The UK government is investing £5 million this year to build a national network of grassroots organizations to challenge all forms of extremist ideology.
At the heart of the new strategy is a partnership approach to strengthen community resilience and promote a coalition to speak out, challenge and ultimately defeat extremism.
The new funding, initially for this fiscal year, will be dedicated to providing direct and in-kind practical support to groups to expand the reach and scale of their work to confront extremism, and develop credible alternative narratives to the dangerous views propagated by extremists. This could include social media training, technical assistance to enable a small charity to set up a website, and targeting funding for specific projects.
“We need to systematically confront and challenge extremism and the ideologies that underpin it, exposing the lies and the destructive consequences it leaves in its wake,” Cameron pledged. “We have to stop it at the start – stop this seed of hatred even being planted in people’s minds and cut off the oxygen it needs to grow.”
The new strategy also further develops the partnership between industry, police and government to remove terrorist and extremist material online, building on the successful joint industry, government and police work to take down child abuse images online.
The past 18 months has seen a big change in the way extremists use the Internet to target their radical ideology directly at youth. According to recent research from the Quilliam Foundation, previously reported by Homeland Security Today, ISIS produces 38 unique pieces of high-quality propaganda every day which is then disseminated widely by a network of thousands of ISIS supporters and sympathizers all over the world. And extremists are increasingly using the Internet to inspire radicalizers to groom new recruits through online peer-to-peer relationships.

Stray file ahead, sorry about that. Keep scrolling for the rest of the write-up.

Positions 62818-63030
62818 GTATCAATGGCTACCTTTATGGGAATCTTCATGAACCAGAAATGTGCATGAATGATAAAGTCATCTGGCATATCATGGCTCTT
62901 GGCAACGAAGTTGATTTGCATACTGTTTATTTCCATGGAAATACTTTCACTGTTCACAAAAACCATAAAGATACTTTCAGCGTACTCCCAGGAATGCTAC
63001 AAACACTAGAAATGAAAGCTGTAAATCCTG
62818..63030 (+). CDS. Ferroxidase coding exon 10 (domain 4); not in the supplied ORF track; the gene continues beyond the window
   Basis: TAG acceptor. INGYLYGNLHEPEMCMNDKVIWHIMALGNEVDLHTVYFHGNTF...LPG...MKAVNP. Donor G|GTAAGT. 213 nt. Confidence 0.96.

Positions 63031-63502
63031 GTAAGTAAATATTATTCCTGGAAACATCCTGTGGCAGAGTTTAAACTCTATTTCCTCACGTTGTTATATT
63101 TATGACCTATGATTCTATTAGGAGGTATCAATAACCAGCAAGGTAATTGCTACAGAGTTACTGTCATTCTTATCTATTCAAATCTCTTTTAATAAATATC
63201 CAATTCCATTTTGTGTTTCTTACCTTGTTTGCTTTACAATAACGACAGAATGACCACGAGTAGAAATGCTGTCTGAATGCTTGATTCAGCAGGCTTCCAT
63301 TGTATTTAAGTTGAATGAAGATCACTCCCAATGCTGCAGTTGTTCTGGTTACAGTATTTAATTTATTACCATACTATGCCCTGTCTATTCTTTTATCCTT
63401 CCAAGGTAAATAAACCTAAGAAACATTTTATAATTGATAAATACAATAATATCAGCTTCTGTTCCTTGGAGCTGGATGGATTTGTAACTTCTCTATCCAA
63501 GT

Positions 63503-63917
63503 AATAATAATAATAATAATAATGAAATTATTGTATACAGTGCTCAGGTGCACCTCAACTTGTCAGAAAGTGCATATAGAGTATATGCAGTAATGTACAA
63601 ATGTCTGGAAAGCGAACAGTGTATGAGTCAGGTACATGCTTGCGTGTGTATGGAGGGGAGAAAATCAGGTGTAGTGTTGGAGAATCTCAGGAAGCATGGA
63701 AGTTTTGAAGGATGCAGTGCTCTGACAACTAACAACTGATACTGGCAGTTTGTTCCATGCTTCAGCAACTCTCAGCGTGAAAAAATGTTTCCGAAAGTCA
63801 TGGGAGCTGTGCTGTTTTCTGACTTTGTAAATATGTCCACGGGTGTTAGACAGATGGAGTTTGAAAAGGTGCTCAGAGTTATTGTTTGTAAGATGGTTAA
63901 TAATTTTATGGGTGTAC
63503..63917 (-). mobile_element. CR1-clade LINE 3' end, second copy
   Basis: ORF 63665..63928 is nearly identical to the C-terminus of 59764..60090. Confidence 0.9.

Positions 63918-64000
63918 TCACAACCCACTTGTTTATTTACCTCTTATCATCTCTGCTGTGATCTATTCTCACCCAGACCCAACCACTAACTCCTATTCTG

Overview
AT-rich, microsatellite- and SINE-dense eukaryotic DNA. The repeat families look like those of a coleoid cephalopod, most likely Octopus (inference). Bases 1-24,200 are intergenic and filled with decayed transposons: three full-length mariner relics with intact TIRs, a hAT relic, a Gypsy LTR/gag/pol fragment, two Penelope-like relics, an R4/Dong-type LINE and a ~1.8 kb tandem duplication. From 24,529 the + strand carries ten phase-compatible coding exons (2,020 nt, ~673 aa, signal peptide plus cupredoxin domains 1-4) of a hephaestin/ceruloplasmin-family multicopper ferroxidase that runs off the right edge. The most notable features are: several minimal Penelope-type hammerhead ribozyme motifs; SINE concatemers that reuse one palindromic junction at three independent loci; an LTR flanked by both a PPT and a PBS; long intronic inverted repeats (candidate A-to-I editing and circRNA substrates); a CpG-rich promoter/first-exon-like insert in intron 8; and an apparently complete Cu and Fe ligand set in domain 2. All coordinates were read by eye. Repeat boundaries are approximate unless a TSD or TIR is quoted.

Announcing the new strategy, Home Secretary Theresa May said the rise of ISIS is particularly alarming, driven in part by their sophisticated use of the Internet and social media. “But,” she said, “the threat posed by extremists is not limited to violence, nor to Islamist extremism. The rise of neo-Nazi groups, and the increase in antisemitic and anti-Muslim hatred is deeply concerning.”
“Where non-violent extremism goes unchallenged, the values that bind our society together fragment," she stated. "Women’s rights are eroded, intolerance and bigotry become normalized, minorities are targeted and communities become separated from the mainstream.”
“Such behavior cannot go uncontested,” May concluded. “We will systematically confront and challenge extremist ideology, exposing it for the lie it is. And we will thwart its destructive consequences. We will disrupt all those who seek to spread hate and we will prosecute all those who break the law. But most importantly of all, we will stand up for all those who know that in Britain we are stronger together. Because when we join up all the voices of those who want to defeat extremism, they are louder and more powerful than the voices of those who seek to divide us.”
In recent days, videos taken on mobile phones on London public transport have flooded social media. The videos show passengers verbally assaulting and threatening to physically assault co-passengers perceived to be Muslims. At least one arrest was made as a result of the videos. Successfully confronting Islamophopbia could be the UK government’s greatest weapon in fighting Islamic extremism.